Troglobionts or Eutroglobionts are animals that live in caves and are unable to live outside of it. Troglobionts usually have troglomorphic adaptions, which means they have adapted to the special environment. This is generally the reason why they would not survive outside.
A typical adaptation to the cave is the enhancement of the helpful senses: sense of smell, touch and hearing. Many troglobionts have long, sensitive antennae with which they can not only feel well, but are also able to sense vibrations. This enables them to locate moving objects. The sense of smell is particularly interesting for aquatic creatures.
There is also the loss of senses that have become unusable. As there is absolutely no light in caves, vision is superfluous, and the eyes recede and disappear completely over time.
Finally, there are passive adaptations, such as the loss of skin pigmentation. Troglobionts are usually pale, white or even transparent. Sometimes you can see red blood shining through, or it is also transparent. This is not a helpful adaptation, it is simply due to a lack of necessity, but it makes a return to the surface impossible. The troglobiont dies within a very short time from ultraviolet light due to the lack of protective function of the skin pigments. Short-term exposure to sunlight can be fatal. Even a change in temperature of a few degrees is quickly fatal.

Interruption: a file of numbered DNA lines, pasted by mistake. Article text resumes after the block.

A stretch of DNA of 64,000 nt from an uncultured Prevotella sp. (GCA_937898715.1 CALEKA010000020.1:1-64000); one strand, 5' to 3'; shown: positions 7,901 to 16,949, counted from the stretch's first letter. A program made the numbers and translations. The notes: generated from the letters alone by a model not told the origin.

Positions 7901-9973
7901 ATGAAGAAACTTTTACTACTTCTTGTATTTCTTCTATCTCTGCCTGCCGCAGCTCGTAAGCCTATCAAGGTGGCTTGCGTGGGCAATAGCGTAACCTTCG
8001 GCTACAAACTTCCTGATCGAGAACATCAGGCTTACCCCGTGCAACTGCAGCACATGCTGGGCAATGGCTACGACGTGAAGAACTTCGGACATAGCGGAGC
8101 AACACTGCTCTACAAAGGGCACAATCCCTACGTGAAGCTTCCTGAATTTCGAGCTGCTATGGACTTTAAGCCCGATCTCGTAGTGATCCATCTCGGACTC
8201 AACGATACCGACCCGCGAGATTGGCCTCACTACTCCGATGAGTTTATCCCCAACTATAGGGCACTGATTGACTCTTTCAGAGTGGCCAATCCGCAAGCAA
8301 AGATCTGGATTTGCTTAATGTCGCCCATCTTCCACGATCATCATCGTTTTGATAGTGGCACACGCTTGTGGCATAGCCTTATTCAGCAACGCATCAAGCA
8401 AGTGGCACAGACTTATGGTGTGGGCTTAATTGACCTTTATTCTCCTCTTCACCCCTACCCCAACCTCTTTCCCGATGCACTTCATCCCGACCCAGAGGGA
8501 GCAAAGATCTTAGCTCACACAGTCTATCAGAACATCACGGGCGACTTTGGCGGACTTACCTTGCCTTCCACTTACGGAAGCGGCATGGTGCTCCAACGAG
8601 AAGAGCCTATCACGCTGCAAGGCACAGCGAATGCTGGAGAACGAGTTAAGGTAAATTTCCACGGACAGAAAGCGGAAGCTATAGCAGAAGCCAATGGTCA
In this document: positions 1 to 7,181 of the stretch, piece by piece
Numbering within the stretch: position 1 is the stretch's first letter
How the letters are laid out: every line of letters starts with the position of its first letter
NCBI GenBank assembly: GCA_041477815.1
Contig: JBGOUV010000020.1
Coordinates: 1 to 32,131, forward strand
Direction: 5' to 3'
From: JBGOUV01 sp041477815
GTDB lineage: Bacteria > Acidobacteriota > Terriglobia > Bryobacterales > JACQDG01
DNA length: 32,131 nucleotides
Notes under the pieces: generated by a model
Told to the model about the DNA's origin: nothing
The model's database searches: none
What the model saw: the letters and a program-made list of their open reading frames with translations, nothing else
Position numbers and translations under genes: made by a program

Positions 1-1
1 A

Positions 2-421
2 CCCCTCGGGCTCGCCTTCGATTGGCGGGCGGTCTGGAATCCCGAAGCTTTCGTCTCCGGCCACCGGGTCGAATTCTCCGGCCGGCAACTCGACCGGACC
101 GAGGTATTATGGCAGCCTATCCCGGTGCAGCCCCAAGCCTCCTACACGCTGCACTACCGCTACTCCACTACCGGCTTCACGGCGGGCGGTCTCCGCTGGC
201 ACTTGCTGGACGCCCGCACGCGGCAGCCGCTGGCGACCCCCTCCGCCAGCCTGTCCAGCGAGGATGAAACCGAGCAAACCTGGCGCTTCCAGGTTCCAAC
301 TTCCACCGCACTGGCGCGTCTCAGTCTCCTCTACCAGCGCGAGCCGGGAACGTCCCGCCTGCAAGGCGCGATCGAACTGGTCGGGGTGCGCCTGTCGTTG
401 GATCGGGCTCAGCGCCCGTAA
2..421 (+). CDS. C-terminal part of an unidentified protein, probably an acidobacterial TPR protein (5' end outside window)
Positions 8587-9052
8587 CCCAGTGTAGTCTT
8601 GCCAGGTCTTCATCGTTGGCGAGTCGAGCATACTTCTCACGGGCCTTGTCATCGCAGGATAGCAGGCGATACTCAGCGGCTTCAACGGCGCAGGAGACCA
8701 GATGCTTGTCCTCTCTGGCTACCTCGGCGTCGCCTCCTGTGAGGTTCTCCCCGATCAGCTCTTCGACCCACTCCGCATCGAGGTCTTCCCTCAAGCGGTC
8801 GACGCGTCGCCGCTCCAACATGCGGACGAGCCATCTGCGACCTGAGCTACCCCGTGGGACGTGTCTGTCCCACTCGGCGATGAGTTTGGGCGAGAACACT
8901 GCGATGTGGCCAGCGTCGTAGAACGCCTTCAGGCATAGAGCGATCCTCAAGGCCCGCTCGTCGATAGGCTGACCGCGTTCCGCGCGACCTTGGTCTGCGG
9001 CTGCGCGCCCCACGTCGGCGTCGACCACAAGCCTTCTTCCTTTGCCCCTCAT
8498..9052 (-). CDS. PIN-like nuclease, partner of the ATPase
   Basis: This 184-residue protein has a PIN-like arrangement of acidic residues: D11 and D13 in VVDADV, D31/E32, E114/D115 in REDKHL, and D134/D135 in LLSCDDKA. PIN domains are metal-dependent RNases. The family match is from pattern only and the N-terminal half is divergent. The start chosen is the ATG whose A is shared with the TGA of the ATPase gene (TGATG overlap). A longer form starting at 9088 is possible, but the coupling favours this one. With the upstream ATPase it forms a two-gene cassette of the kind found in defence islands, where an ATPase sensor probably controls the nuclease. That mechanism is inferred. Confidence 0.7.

A particularly interesting aspect of troglobionts is that they are a local evolutionary branch, producing only endemic species. Many are restricted to individual cave systems or, in the case of aquatic organisms, to a karst water body. On the other hand, the retreat into the cave has protected the respective species from climatic changes on the surface. This is how the descendants of species that have become extinct on the earth's surface, or at least no longer exist in this region, can be found. In general, the food supply is low, so the metabolism is reduced, and at the same time the lifespan is increased.